There’s a huge difference in being involved in the process of making music and making hits (i.e. navigating the music industry). These are two distinctively different activities, which depending on your goals, should be approached with varying strategies. While one concerns itself primarily with musical aesthetic, the other plays a game in which success is measured by sales figures and other monetary indicators.
On the surface this may sound like the age old argument of "keeping it real" vs. blowing up, but is it really wise to focus on making hits and generating revenue? I’d be willing to argue that this very focus on becoming a star, succumbing to the latest sheep-like trends, and producing marketable, yet disposable music has significantly contributed to the fundamental problem of widespread consumer dissatisfaction and the resulting decline in music sales that currently plague the industry.
In the very near future, as alternative music distribution avenues truly come of age, labels will cease to be necessary in their traditional sense. Consumers will no longer need to tolerate mass media outlets, blanket programming, and generic marketing campaigns to obtain their music fix. Just think about how services such as Pandora, imeem, and Last.fm have already altered your own music selection and listening habits. Now multiply that by millions of users and factor in even more possibilities a couple of years down the line. With trends headed towards catering to the tastes of individual listeners, it may not be a smart decision to focus you efforts on the masses.
Are you shooting at a target that has already past? I’ve never been hunting, but I can assure you of the need to aim for where the target is going to be in the future rather than its current position. Think about where you’d like to be in the next two, five, or ten years. Now imagine where media is moving and how the two of you may possibly intersect. Here’s the kicker… if you’re not willing to invest at least five years in making your music a true success, then perhaps it’s time to reevaluate your goals and do something else that you either sincerely enjoy or is at least guaranteed to monetarily reward your efforts.
Let’s think about it this way… the very nature of stardom, its competitive nature, and the sheer numbers involved, only a handful of people can achieve financial success as traditionally defined by the recording industry. I know it sounds overly pessimistic, but the odds of you landing a deal, becoming a star, or appearing in an episode of Cribs are slim to none. Take into consideration the changing environment of the music business along with future advances in technology, media distribution, and shifting business models; now you’ve pretty much written yourself a completely personalized recipe for failure.
Contrary to the opinion of the RIAA, clueless music executives, and pesky PR folks, there are no shortcuts to making great music and the general public is very much capable of discerning a sincere creative effort from a contrived marketing package. Music derives from individual expression and is much more than a series of shortsighted, opportunistic marketing tricks, controversial YouTube videos, and slick MySpace pages.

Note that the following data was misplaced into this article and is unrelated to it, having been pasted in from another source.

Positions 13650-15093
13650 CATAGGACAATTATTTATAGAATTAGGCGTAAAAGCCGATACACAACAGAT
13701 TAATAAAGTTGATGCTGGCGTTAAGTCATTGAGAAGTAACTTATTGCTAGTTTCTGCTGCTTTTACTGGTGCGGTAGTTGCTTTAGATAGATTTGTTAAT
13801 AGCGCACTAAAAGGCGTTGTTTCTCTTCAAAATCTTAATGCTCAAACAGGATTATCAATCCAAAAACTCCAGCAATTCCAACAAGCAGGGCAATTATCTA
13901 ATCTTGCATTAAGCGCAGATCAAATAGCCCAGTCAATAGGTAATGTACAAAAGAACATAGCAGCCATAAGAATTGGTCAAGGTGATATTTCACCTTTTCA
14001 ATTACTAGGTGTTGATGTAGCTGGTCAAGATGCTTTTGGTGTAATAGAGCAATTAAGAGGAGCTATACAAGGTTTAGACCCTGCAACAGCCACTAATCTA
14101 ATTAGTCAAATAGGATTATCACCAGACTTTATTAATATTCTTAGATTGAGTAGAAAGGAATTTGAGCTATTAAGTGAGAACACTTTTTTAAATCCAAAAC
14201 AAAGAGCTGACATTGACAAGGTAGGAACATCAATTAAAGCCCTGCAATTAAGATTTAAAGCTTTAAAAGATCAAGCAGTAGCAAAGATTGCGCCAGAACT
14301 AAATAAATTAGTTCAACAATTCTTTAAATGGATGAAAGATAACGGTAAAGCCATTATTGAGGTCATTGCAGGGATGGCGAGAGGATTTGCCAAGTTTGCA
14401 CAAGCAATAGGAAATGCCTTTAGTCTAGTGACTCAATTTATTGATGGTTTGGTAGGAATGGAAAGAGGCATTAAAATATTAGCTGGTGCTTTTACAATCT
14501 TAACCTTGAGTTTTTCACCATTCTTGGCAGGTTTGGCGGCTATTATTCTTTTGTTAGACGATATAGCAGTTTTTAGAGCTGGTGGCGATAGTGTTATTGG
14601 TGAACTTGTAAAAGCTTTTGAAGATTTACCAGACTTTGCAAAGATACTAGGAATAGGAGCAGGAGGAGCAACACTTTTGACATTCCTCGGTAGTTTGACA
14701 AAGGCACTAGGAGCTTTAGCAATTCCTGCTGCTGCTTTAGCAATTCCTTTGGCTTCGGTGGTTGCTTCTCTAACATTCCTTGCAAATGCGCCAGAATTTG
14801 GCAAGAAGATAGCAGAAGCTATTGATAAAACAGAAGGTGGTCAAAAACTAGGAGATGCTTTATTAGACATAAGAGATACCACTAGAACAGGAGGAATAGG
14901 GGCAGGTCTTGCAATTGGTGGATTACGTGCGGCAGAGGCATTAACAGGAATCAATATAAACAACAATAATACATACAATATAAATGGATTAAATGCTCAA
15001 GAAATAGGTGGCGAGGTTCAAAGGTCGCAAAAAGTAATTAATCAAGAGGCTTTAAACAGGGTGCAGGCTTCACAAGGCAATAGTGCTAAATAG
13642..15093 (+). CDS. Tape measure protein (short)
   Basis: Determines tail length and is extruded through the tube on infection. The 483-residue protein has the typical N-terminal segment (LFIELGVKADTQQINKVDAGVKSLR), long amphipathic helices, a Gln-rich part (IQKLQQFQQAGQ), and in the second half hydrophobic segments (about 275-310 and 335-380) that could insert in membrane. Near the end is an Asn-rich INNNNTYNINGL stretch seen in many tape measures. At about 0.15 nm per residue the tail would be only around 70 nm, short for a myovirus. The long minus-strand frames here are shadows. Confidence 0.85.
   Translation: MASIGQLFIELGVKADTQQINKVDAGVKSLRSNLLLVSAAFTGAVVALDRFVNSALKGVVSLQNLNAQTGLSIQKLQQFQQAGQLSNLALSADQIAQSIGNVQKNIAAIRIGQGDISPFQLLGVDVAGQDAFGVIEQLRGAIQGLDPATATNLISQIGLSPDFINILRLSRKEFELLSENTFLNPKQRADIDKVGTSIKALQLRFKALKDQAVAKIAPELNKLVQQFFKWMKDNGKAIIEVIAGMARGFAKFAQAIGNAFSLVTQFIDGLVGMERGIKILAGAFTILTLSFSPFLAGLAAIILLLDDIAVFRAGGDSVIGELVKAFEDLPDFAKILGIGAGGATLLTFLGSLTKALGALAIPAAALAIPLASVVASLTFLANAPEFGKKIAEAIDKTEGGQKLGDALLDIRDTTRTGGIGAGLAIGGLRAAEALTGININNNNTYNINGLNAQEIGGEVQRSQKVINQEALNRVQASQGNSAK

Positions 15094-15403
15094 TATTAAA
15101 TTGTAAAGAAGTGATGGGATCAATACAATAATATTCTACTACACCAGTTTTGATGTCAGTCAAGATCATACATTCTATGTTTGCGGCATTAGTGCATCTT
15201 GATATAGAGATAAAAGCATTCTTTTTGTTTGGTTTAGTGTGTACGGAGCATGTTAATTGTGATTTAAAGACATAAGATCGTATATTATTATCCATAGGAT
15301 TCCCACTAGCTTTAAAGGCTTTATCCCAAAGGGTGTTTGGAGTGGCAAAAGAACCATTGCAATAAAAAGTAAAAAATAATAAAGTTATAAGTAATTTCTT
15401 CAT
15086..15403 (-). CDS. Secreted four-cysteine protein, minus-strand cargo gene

Of course, what I’m really talking about is a fundamental issue of ethics, authenticity, and intent disguised as a technology and marketing rant. Some questions to ask yourself: Why bother making music at all? What’s your purpose?
Is stardom for the sake of stardom a goal that you find enriching? Some may call it shallow, but if that’s your thing, there are plenty of other, much easier avenues to achieve your goal. If your intent is to become rich beyond your wildest dreams; again, there are many other, more productive activities you could engage in.
If your primary concern is to make great music, then by all means join the legions of passionate and creative individuals working to express his or herself by making authentic musical connections with like-minded listeners and musicians. The good news is that all the coming changes in media are completely conducive to artists, producers, and musicians looking to leverage technology and find a loyal audience truly appreciative of their efforts. By focusing on making music, you’ve already defined your own success.
10 thoughts on “Are You Making Music Or Making Hits?”
“the general public is very much capable of discerning a sincere creative effort from a contrived marketing package”
Giving the majority the benefit of the doubt is rather optimistic…
Perhaps its wishful thinking…This is a country that elected the “W” President of The USA for 2 terms.
However, the capability is certainly there…
This is a GREAT post.
I thought long and hard about making that statement and ultimately came to the conclusion that people are too busy to search for better music. The average person does not have time to do the heavy lifting and sift through the multitudes of garbage to find that unknown gem.
I’m convinced that when presented side by side, the average person would be able to tell the difference crap music and quality. Luckily, some of the services listed in the post are allowing consumers to be exposed to new artists.
On the “W” issue… it’s amazing what propaganda and swift boating can do. It’s frightening to think that it could happen again. If the McCain/Palin ticket succeeds, I’ll have to write off most Americans as being a flock of sheep deserving to every foul thing that comes to them.
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